Almost everyone enjoys the flavor of mangoes, even the green ones, often enjoyed with lime juice and a dash of tajin. Green mangoes are actually just unripe mangoes, with a mild sour flavor. When you want to cook with the sourness of mango without the fruit itself, mango powder can help.
Also known as amchur in India, dried mango powder is a deliciously aromatic spice used to flavor various dishes and snacks with a mild sour note. Keep on reading to discover five mango powder substitute ideas that can help you achieve the same lip-smacking flavor.
What is Dried Mango Powder?
Mangoes are native to India and Southeast Asia, and have been recorded as one of the oldest cultivated fruits in the world. Mango powder is made from unripe, green mangoes that have been sun-dried or oven-dried, then ground into powder. It’s primarily produced in northern India and Pakistan.
The term 'amchur' is a Hindi name derived from two words: 'am' or 'aam' which means mango, and 'chur' which means powder. One of the most vital uses of amchur in Indian cuisine is to lend a powerful fruity flavor and nutrient punch, so it features in many of your favorite South Asian dishes.
Amchur, or dried green mango powder, is a pale yellow spice with a tart, mildly sweet and fruity tang. It’s generally used to add bright acidity to dishes, with a honey-like aroma. This fruit powder has a fine texture and a pale brown or yellow color, preservative-free, dairy-free, low-carb, and vegan-friendly.
Because mango powder contains all of the nutrients found in the fruit, it’s high in vitamin A, vitamin C, vitamin K, and vitamin B6. Mango powder is also high in calcium, iron, magnesium, and dietary fiber, which promotes digestive health, blood sugar control, and liver detoxification.
This acidic Indian spice adds a bite to a wide range of dishes, helping to balance dishes by adding acid to counteract salt, fat, sugar, and heat. Mango powder is now very easy to find online through Amazon, but is still not common in most supermarkets. If you live near an Indian grocery store, however, it will be well-stocked.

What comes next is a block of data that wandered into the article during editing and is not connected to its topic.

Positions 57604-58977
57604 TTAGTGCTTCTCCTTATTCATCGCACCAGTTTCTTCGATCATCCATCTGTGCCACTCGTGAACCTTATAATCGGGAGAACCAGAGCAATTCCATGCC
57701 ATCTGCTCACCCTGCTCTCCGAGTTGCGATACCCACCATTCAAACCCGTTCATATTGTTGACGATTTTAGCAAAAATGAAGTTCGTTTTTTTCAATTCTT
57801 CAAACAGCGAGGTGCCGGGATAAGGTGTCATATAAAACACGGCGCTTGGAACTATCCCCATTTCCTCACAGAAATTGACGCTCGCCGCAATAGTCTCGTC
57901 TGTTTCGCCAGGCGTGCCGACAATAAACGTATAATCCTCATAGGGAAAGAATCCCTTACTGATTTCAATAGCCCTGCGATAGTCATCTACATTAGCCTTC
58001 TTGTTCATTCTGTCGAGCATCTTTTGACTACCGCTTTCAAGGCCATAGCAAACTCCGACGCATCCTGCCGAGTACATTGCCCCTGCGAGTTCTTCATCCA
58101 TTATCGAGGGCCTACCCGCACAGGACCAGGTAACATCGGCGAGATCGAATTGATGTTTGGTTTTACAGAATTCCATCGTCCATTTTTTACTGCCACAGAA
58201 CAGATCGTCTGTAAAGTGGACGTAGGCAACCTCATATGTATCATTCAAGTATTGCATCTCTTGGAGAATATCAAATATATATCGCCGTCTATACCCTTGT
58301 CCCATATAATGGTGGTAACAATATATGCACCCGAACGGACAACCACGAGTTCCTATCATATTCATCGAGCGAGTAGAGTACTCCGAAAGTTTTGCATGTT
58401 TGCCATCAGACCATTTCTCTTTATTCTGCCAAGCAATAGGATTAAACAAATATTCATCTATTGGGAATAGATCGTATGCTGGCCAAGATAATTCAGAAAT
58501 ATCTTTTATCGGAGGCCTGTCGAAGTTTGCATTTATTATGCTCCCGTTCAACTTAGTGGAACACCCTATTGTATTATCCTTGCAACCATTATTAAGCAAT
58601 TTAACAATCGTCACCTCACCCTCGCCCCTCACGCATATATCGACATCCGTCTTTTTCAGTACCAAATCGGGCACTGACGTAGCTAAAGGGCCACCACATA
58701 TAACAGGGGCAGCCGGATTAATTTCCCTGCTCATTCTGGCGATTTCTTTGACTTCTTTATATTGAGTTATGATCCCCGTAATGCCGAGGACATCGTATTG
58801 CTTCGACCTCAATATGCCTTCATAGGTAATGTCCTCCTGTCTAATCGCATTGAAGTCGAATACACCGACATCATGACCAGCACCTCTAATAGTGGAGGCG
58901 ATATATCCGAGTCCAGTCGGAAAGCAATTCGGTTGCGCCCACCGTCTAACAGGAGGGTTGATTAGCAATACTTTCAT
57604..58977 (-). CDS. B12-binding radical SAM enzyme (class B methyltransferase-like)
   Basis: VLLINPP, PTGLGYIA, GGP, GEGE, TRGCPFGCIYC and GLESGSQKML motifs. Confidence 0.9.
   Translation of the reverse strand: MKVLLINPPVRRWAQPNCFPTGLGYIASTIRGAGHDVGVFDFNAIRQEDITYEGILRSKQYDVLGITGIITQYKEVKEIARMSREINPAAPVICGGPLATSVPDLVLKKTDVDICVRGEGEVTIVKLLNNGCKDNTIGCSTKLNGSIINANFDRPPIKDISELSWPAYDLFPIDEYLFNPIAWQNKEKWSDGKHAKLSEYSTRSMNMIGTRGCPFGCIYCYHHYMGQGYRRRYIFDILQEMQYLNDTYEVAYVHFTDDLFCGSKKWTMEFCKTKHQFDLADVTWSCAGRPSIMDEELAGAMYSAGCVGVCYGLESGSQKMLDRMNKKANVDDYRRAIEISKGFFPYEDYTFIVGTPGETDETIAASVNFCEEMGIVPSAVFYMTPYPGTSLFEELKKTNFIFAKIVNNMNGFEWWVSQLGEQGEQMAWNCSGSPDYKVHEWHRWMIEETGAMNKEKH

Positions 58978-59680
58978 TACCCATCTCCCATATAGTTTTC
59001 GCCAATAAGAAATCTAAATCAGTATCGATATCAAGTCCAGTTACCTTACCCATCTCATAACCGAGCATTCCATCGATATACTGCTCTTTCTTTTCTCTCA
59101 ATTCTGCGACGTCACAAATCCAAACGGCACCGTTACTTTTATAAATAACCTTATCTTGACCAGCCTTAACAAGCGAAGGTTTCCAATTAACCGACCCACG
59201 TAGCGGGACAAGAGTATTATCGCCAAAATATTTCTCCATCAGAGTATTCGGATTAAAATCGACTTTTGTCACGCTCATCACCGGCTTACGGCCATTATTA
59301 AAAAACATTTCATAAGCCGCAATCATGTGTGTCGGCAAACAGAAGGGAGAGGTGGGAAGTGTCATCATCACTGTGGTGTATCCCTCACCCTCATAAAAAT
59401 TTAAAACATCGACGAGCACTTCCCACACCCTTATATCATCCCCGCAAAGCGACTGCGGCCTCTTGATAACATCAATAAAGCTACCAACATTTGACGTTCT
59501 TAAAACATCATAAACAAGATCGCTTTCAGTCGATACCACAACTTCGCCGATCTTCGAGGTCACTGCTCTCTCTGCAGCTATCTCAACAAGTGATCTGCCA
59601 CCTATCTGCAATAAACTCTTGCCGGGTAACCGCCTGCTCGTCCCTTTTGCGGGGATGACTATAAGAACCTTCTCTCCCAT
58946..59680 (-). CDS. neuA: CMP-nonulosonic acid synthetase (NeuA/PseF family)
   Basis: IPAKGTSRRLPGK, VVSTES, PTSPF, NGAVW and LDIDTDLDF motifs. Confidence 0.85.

How to Use Mango Powder
If you’re looking to make authentic Indian food at home, amchur powder is a must-have in your pantry. It's also extremely useful in Western cooking when you’re out of a souring agent like lemon or lime. Mango powder can be used as a fruity seasoning and acidic flavoring, without adding moisture to dishes.
This quintessential Indian spice is used to season chaats, soups, stews, stir-fries, and curries. Combined with yogurt and curry powder, it can also be used as a marinade for meat and poultry. It also adds sourness to various chutneys and pickles, and is an essential flavoring in Jaljeera, an Indian beverage that aids in digestion.
Use it with prudence, however, as it may overpower the flavor of a dish. When used in the right amount, it can enhance the flavor of dishes, helping bring together the flavors of other spices without losing the nuances of each one. Amchur pairs well with spices like cumin, coriander, turmeric, mustard seeds, and curry powder.
It can be used anywhere a touch of tartness and a slight mango flavor is desired. Here are some ways you can try amchur powder in your dishes:
- Use in vegetables like this Sauteed Amchur Potato dish
- Savory Tahini Squash Soup (Vegan)
- In various soups, and stews like this Sweet Potato Soup
- Season gluten-free samosa fillings
- To flavor fruit smoothies
- Add a twist to mocktails & cocktails
- Add a twist to chips, popcorn, french fries, nuts
- Make a mango chutney to dip samosas or pakora in
- Warming Chicken Curry
5 Best Mango Powder Substitutes